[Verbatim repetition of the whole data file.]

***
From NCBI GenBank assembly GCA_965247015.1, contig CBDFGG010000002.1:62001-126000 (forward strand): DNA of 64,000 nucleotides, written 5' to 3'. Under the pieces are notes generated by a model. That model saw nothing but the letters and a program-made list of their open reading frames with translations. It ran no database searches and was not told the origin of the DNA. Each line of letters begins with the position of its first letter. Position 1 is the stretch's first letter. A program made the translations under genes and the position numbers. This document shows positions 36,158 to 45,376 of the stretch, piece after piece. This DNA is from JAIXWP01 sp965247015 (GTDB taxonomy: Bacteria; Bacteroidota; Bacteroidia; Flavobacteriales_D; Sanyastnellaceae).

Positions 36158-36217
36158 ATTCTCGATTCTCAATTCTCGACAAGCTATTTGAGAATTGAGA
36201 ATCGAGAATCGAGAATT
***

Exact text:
From NCBI GenBank assembly GCA_965247015.1, contig CBDFGG010000002.1:62001-126000 (forward strand): DNA of 64,000 nucleotides, written 5' to 3'. Under the pieces are notes generated by a model. That model saw nothing but the letters and a program-made list of their open reading frames with translations. It ran no database searches and was not told the origin of the DNA. Each line of letters begins with the position of its first letter. Position 1 is the stretch's first letter. A program made the translations under genes and the position numbers. This document shows positions 36,158 to 45,376 of the stretch, piece after piece. This DNA is from JAIXWP01 sp965247015 (GTDB taxonomy: Bacteria; Bacteroidota; Bacteroidia; Flavobacteriales_D; Sanyastnellaceae).

Positions 36158-36217
36158 ATTCTCGATTCTCAATTCTCGACAAGCTATTTGAGAATTGAGA
36201 ATCGAGAATCGAGAATT